Evaluating scene contrast
While much has been written and discussed about tailoring negatives to scene contrast through speed and +/- development tests much less seems to be written about how one actually goes about evaluating scene contrast. After all, if we misinterpret the scenes actual contrast much of our testing would seem to be wasted. Those using matrix metering and one average development time need not be concerned. But those adjusting E.I.'s and development time must make these judgments at the time of exposure. Exactly how do you go about evaluate scene contrast? Give me some ideas of how to get better at it.
The way i do it is to take spot-meter-readings of objects with different values in a scene. Then I decide what zone i want each to be, or rather, what zone i want my object (or area) of focus to be, and calculate where everything else falls. If the disparity between zones is too great, e.g., my subject is Zone V but the shadows fall on Zone I, there is too much contrast. In other words, I try to use the zone system. And I shoot a lot, as much as possible.
There are several ways to evaluate scene contrast. If using the Zone System one would normally meter the shadows and the highlights of the scene or subject with a spot meter which would measure the reflective values. For instance if the shadow meters at an EV 6 and the highlights EV 12 then one could place the EV 6 exposure on a zone III which would be two stops less exposure than the meter indicates for this luminance. That would indicate that the high values would fall on a Zone X and would require a N minus one or two development (depending on the high value subject matter and desired tonal rendition). Zone VIII would be the highest tonal value that would have texture apparent in the tone. Zone IX would have no texture present but would be marginally below Zone X tonality (which is typically considered to be paper base white). Alternatively one could place the low values on Zone II (three stops less exposure than the meter indicates) and the high values would then fall on Zone IX and may not require any reduced development. This may be true if the low values do not require the detail desired in the first example and if the highlights are specular in nature.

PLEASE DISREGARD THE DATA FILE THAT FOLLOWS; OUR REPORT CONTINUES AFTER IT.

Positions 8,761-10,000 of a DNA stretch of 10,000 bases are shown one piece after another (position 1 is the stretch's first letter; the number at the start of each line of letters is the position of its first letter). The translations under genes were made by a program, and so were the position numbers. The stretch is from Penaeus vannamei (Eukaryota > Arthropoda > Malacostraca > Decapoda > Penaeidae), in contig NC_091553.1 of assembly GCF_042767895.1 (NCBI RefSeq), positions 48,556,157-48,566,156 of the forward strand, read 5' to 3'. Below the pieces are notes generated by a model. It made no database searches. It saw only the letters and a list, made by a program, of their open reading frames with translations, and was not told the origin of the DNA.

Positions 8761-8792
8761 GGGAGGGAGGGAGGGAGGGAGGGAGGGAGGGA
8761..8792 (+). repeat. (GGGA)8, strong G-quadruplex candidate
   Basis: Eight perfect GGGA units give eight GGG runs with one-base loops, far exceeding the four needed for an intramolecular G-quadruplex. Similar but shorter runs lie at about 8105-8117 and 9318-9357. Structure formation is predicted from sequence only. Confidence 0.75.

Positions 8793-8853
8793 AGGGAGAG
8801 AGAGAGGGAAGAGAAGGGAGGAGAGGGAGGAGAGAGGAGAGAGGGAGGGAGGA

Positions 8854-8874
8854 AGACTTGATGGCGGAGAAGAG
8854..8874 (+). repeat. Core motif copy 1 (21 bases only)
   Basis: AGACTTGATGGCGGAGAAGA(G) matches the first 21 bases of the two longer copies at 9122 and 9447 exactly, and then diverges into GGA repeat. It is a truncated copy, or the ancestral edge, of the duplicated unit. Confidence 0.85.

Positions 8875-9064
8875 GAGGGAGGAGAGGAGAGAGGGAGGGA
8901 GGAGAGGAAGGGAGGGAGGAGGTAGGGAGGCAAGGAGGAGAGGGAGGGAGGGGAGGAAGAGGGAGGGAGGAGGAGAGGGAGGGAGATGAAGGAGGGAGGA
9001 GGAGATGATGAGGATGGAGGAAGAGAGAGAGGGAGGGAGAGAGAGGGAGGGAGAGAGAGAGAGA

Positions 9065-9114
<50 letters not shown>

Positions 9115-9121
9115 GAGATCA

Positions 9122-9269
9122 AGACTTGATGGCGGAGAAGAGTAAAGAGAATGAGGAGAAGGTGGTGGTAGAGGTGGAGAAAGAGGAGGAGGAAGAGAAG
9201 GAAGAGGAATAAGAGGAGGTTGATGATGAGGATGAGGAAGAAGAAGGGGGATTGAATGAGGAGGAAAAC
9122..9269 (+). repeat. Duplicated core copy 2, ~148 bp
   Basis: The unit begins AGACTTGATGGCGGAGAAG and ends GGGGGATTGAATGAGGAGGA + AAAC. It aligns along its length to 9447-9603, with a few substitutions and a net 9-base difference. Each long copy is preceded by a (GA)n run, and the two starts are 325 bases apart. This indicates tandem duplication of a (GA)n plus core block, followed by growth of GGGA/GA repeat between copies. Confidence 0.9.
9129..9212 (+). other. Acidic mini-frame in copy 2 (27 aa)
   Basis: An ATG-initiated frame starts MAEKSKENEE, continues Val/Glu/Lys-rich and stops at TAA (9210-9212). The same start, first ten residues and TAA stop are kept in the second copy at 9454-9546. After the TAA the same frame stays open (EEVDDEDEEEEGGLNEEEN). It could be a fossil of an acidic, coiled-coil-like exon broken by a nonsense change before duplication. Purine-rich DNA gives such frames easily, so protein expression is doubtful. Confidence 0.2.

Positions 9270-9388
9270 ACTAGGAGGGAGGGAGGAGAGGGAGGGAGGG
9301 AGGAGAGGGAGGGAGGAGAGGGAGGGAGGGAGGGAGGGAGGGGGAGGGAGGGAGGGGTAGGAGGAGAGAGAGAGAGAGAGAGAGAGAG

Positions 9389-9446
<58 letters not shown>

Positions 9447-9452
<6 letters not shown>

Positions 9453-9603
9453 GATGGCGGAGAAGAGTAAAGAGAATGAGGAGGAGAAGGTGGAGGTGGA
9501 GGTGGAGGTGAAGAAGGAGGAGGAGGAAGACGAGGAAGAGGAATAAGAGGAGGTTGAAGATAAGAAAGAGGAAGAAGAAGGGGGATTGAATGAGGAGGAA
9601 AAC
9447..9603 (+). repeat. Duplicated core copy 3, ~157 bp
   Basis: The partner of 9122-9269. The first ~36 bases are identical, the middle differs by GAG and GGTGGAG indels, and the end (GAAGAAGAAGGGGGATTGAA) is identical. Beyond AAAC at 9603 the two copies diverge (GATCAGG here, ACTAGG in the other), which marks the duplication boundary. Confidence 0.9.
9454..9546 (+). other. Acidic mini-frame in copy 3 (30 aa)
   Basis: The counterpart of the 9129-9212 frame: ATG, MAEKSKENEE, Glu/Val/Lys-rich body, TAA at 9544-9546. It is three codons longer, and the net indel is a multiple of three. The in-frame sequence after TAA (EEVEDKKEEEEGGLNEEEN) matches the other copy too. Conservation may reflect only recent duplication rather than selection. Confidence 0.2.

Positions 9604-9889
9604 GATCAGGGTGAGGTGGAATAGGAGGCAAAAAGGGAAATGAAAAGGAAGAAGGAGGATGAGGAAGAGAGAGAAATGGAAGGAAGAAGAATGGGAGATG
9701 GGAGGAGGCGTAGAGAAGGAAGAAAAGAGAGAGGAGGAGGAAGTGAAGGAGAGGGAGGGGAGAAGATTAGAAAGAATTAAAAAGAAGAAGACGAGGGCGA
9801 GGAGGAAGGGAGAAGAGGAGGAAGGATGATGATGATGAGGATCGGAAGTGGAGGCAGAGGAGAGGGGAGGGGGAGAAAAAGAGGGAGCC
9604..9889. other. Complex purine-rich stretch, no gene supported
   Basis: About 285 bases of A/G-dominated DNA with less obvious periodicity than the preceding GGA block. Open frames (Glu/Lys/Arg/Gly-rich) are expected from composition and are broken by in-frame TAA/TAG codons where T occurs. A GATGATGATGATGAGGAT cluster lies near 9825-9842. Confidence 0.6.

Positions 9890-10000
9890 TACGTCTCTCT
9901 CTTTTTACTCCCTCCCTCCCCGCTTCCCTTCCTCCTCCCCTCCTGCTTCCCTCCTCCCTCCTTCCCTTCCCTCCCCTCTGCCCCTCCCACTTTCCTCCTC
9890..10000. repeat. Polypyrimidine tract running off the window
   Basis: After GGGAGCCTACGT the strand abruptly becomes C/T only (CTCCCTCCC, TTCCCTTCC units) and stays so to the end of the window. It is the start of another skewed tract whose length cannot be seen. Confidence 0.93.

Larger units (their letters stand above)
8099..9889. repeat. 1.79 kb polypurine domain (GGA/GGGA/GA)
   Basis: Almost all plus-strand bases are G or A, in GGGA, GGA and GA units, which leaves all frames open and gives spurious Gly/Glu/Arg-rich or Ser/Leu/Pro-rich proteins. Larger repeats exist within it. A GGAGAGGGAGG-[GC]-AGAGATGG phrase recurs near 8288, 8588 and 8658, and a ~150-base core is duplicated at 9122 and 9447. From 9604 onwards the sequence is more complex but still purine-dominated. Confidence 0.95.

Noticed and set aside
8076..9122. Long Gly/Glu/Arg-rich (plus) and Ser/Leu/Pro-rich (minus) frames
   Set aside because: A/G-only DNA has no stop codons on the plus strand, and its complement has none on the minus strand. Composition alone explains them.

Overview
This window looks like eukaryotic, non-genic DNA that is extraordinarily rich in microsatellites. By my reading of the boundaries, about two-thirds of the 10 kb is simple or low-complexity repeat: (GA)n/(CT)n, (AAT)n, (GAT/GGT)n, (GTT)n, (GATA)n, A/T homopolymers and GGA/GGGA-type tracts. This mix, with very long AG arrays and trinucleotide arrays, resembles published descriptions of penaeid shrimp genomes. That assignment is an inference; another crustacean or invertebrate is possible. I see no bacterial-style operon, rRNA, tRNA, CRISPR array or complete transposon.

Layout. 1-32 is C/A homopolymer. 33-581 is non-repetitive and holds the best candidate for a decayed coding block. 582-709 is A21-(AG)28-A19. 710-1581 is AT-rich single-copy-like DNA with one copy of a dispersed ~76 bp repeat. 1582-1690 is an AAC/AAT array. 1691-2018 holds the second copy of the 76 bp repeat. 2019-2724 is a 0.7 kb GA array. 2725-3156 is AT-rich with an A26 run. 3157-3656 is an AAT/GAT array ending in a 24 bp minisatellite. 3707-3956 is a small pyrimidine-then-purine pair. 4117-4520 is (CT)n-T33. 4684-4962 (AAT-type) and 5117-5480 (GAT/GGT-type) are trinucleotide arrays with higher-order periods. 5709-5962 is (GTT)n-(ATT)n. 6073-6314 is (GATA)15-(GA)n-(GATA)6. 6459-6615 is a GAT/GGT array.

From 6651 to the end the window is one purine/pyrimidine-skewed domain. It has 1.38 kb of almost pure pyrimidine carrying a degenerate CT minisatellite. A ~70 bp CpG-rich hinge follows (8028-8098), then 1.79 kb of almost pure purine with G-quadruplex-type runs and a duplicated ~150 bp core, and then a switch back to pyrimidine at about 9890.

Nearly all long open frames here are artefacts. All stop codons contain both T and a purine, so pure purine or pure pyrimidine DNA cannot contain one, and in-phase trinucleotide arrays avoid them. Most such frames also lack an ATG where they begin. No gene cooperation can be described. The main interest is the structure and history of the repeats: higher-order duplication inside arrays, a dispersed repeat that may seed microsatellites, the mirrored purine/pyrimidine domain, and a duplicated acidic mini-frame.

If one were using an incident meter and BTZS methodology, then one would meter the shadow values with the dome pointed toward the camera lens. Next a high value reading would be taken (again with the dome pointed toward the camera lens). The low reading EV would next be subtracted from the high value EV and the resulting difference would be added to 5 to arrive at a SBR for the subject or scene. For instance if you have a high reading of EV 12 and a low reading of EV 8 that would leave you a net difference of 4and when added to five would be a SBR 9. Since SBR 7 is considered to be a normal range that would indicate a reduced development to accomodate the extended contrast of the scene.
While it may initially appear that the Zone System provides for more creative latitude in shadow value placement, it should be noted that both systems allow for this creative latitude.
Last edited by Donald Miller; 02-16-2007 at 08:52 AM. Click to view previous post history.
Reason: Spelling error
I use the less detailed 'Expose for the shadows - develop for the highlights" method and to get an idea of how much to adjust I look at the shadows cast by the light. I adjust based on the strength of the shadows cast by objects in the scene, which admitedly requires a bit of experience to really fine tune, but works quite well for me without the need for a lot of gear I can't afford.